Brent crude declined for a second day as Libya reopened a terminal closed by protests, while Iranian President Hassan Rohani pledged in his inaugural speech to shun extremism and take a moderate approach.
Futures dropped as much as 1.1 percent. Libya’s Marsa el Hrega port reopened and the first crude cargo was exported Aug. 1, according to Naji Mokhtar, the head of the parliamentary energy committee. In Iran, Rohani took his oath of office yesterday, saying the U.S. and the European Union should end sanctions aimed at stopping the Persian Gulf nation’s nuclear enrichment program, which have curbed its oil exports.
“Some rapprochement between Iran and the U.S.” could weigh on prices, said Christopher Bellew, a senior broker at Jefferies Bache Ltd. in London. “Brent dropped below $106 last week and could head there again soon.”
Brent for September settlement lost as much as $1.22 to $107.73 a barrel on the London-based ICE Futures Europe exchange and traded at $107.80 as of 1:02 p.m. London time. The European benchmark was at a premium of $1.91 a barrel to WTI. The spread was at $2.01 on Aug. 2, widening for the first time in three days.
WTI for September delivery was at $105.93 a barrel in electronic trading on the New York Mercantile Exchange, down $1.01. It earlier gained as much as 0.7 percent. The volume of all futures traded was 13 percent below the 100-day average.
Oil advanced earlier after China’s non-manufacturing Purchasing Managers’ Index showed the first acceleration since March, according to government data on Aug. 3. The index rose to 54.1 in July from 53.9. The advance follows an unexpected increase in a factory index last week and may bolster confidence that Premier Li Keqiang’s policies are helping to prevent a deeper slowdown.
“China has been engaged on a deliberate slow-down policy, seeking to engineer a soft landing,” said Guy Wolf, global head of market analytics at Marex Spectron Group in London. “What is helping is that the U.S. is growing and Europe is bouncing off the bottom.”
All but one of Libya’s terminals were shut in July because of a labor disputes. A member of the Organization of Petroleum Exporting Countries, Libya has lost an estimated 4.5 million barrels of crude and 190,000 barrels of condensate shipments, analysts at Goldman said in an e-mailed report on Aug. 2.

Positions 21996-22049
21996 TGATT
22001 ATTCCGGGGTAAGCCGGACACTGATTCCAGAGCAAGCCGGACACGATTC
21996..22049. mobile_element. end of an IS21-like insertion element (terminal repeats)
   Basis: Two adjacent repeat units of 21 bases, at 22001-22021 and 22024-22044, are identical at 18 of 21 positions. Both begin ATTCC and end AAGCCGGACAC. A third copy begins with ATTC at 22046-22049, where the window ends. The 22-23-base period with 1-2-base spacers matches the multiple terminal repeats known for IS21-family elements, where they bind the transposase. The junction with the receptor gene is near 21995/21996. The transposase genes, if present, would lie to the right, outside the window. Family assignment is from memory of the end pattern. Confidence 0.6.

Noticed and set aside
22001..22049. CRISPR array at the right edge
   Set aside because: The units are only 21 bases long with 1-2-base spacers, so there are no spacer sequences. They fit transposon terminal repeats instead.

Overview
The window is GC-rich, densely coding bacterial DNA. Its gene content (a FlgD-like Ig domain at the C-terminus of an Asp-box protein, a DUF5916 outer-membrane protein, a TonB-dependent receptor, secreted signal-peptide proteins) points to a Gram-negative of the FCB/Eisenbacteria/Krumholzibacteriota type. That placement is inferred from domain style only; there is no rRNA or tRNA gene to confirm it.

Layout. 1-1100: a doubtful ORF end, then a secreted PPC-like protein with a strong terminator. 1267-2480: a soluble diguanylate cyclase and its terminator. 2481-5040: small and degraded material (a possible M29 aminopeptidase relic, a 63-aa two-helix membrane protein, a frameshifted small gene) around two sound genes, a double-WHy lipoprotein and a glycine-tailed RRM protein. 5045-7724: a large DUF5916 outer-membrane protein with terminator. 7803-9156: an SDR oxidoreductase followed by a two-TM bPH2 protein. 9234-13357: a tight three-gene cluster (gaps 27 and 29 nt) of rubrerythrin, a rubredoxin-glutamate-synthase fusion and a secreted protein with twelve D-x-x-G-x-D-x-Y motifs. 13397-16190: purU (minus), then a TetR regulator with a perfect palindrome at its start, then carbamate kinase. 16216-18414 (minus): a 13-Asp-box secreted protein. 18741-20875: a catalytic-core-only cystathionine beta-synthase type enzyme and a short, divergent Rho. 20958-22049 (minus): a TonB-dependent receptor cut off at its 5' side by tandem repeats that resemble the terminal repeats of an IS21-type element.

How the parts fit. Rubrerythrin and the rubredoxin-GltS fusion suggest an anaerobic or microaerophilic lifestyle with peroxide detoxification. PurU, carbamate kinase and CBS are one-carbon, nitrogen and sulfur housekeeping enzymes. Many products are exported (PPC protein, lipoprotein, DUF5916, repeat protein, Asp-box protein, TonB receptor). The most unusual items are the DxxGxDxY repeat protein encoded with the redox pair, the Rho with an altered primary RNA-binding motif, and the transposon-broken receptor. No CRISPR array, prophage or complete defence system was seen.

The Es Sider, Ras Lanuf, Marsa Brega and Zueitina terminals remain closed, Mokhtar, the head of the parliamentary energy committee, said on Aug. 3.
Libya, holder of Africa’s largest crude reserves, is currently pumping 700,000 barrels a day, then rising to 800,000 barrels next month, Oil Minister Abdulbari Al-Arusi said today at a press conference in Tripoli. The nation has output capacity of about 1.6 million barrels, data compiled by Bloomberg show.
Iran’s government will take “fundamental steps to elevate Iran’s position based on national interest and the lifting of the oppressive sanctions,” Rohani said in his speech. The U.S. said it will be “a willing partner” if Iran chooses to work toward a peaceful solution to the nuclear issue.
Hedge funds reduced net-long positions on WTI by 15,275 futures and options combined, or 4.6 percent, to 318,819 in the seven days ended July 30, according to the Commodity Futures Trading Commission’s weekly report on Aug. 2. That was the first decline in five weeks.
Money managers reduced bullish bets on Brent for the first time in five weeks, data from ICE Futures Europe show.
Speculative bets that prices will rise, in futures and options combined, outnumbered short positions by 181,335 lots in the week ended July 30, the London-based exchange said today in its weekly Commitments of Traders report. That amounts to a reduction of 10,098 lots, or 5.3 percent, from the five-month high reached last week.
To contact the editor responsible for this story: Stephen Voss at email@example.com